If youвЂ™re an archery hunter, you can stay safe during this yearвЂ™s archery hunts by following a few, simple rules. UtahвЂ™s general archery buck deer and elk hunts kick off Aug. 20.
вЂњEvery year, we receive reports of archery hunters injuring themselves,вЂќ says Gary Cook, hunter education coordinator for the Division of Wildlife Resources.
Two practices lead to most of the accidents: not being safe in tree stands or having arrows out of your quiver when you shouldnвЂ™t.
Cook provides the following advice to help you avoid these accidents:
1) Tree stands – before you climb a tree, make sure itвЂ™s large enough to hold your weight.
To lessen the chance that youвЂ™ll fall while climbing the tree, leave your bow, arrows and other equipment on the ground, and attach a haul line to them. Also, be sure to use an approved safety harness (also called a fall arrest system), and always secure yourself to the tree as soon as you leave the ground.
вЂњOnce you reach your stand and have attached your safety harness to your final location,вЂќ Cook says, вЂњthen use your haul line to lift your gear to you.вЂќ
Cook also recommends using a portable tree stand, rather than building a вЂњpermanentвЂќ one. вЂњPermanent tree stands can deteriorate and become unsafe,вЂќ he says.В вЂњAlso, they donвЂ™t look good. And you can damage the tree by hammering nails into it.вЂќ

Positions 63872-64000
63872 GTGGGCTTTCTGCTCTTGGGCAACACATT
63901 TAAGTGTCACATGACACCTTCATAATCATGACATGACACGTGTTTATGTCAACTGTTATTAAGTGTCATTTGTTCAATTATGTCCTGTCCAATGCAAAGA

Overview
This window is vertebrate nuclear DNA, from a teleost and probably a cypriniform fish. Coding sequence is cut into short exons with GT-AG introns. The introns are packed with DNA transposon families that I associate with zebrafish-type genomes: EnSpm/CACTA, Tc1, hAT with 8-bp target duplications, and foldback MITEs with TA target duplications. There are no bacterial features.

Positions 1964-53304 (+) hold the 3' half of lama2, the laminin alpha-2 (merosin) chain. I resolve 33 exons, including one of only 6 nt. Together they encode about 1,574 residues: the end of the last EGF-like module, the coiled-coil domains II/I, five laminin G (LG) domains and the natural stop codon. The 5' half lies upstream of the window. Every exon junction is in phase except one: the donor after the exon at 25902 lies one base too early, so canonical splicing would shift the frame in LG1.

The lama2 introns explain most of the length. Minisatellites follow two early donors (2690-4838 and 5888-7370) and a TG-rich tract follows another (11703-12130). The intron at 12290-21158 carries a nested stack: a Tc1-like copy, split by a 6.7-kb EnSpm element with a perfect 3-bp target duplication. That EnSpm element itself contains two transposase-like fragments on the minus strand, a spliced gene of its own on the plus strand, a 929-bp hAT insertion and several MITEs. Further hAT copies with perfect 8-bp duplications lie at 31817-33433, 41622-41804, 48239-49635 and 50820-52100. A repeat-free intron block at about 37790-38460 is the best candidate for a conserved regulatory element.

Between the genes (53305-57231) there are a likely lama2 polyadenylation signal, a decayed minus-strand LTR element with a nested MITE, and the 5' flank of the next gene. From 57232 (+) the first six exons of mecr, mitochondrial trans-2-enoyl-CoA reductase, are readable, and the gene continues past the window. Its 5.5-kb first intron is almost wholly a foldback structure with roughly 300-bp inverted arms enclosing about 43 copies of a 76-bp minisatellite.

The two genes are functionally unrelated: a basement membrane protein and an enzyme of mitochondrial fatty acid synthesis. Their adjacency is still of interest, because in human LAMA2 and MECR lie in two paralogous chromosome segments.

If youвЂ™re hunting on a national forest in Utah, youвЂ™ll have to use a portable tree stand — permanent tree stands are illegal.
2) вЂњUntil youвЂ™re ready to shoot, keep your arrows in a quiver that has a hood on it that covers the broadheads,вЂќ Cook says.В вЂњOne of the most common accidents we see is archers jabbing themselves or other hunters while carrying arrows in their hand or nocked on their bow.
Keep your arrows in a quiver until youвЂ™re ready to shoot.вЂќ
State law requires that arrows be in a case while the arrows are in or on a vehicle.В When youвЂ™re outside your vehicle, itвЂ™s up to you to protect yourself.
In addition to the safety tips, Cook provides tips on getting prepared for the season, safety items to remember while youвЂ™re in the field and tips on tracking animals and preserving their meat.
1) Preparation –
- equipment checks – make sure the laminations on your bow are not flaking or separating and that the strings on your bow are not fraying. If you have a compound bow, make sure the pulleys and cables are in good shape. Also, make sure your arrowвЂ™s spline (the stiffness of the arrowвЂ™s shaft) matches your bowвЂ™s draw weight. If your bowвЂ™s draw weight produces more force than your arrow can handle, your arrow will probably fly off target when you shoot.
- broadhead sharpening – when you sharpen your broadheads, be careful and take your time. Your broadheads should be razor sharp. But make sure you donвЂ™t cut yourself while sharpening them.
- practice shooting as much as possible.
- obtain written permission from private landowners before hunting on their property or using their property to access public land.
- know the boundaries of limited entry units and other restricted areas in the area youвЂ™ll be hunting.
- take the DWRвЂ™s Bowhunter Education class.
You can learn more about the class, and sign up to take it, at https://go.usa.gov/W0s.
2) Never take a shot at a deer or an elk that is beyond the maximum, effective range youвЂ™re comfortable shooting at.В Also, before releasing your arrow, make sure of your target and whatвЂ™s beyond it.